And then she wants details of how the printers were set up, and by whom.
All this comes as Townsend is preparing to leave the legislature at the end of the year. She lost her primary race to Sen. Wendy Rogers, R-Flagstaff, who she had to face after the Independent Redistricting Commission put them both in the same district.
The legislature is not set to reconvene until Jan. 9.
But Townsend told Capitol Media Services her committee can still meet to review what the county produces. And she said there is a need for action.
“I have many questions that I asked,” Townsend said. “They told me to do a public records request and get in line.”
That, she said, was not an acceptable answer, particularly after she sought information following the August primary, turned in public records request – and ended up with a $300 bill from the county.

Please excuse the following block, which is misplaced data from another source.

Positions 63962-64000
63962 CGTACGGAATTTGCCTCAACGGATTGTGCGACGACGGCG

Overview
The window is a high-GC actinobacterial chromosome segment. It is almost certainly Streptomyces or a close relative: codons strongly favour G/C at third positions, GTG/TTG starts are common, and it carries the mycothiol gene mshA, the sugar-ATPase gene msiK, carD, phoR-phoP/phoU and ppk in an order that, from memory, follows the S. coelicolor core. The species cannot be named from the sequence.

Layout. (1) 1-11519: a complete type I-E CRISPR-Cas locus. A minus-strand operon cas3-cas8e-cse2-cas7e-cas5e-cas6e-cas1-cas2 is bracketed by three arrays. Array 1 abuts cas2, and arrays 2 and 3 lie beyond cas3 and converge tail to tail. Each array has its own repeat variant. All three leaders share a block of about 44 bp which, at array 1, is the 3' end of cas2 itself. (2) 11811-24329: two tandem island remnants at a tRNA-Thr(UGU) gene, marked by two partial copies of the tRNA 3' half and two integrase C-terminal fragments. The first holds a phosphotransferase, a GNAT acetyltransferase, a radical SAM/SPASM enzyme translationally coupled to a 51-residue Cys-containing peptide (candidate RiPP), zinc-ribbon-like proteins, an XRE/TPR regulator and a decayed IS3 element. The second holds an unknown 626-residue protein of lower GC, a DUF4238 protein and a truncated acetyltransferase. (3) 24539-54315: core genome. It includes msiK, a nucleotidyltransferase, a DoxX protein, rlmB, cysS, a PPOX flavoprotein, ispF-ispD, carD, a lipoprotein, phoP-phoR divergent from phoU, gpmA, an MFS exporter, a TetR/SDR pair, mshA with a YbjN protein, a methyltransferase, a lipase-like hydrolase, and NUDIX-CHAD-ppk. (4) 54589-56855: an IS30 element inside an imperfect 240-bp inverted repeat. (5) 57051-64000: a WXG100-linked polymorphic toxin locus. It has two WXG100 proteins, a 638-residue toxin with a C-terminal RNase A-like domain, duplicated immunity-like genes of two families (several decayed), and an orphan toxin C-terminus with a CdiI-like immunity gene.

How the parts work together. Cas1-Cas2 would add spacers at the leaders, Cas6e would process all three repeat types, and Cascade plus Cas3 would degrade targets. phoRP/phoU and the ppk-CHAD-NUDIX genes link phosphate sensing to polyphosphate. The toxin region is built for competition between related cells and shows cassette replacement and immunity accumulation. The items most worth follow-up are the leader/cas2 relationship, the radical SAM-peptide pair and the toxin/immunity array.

Townsend said that, as a state senator she has a tool not available to the general public.
“So I chose to go the route of a subpoena,” she said.
Townsend also said the information she wants is “time sensitive.”
That relates to the fact that the state is set to "canvass'' the results of the election on Dec. 5. And state law allows for challenges within five days after that.
But a successful challenge requires proof that either there were "illegal votes'' or that there was an “erroneous count” that declared the wrong person the winner.
There already is one challenge mounted by Abe Hamadeh, the Republican candidate for attorney general. His attorneys contend there were enough mistakes to make up the 510-vote lead tallied by Democrat Kris Mayes.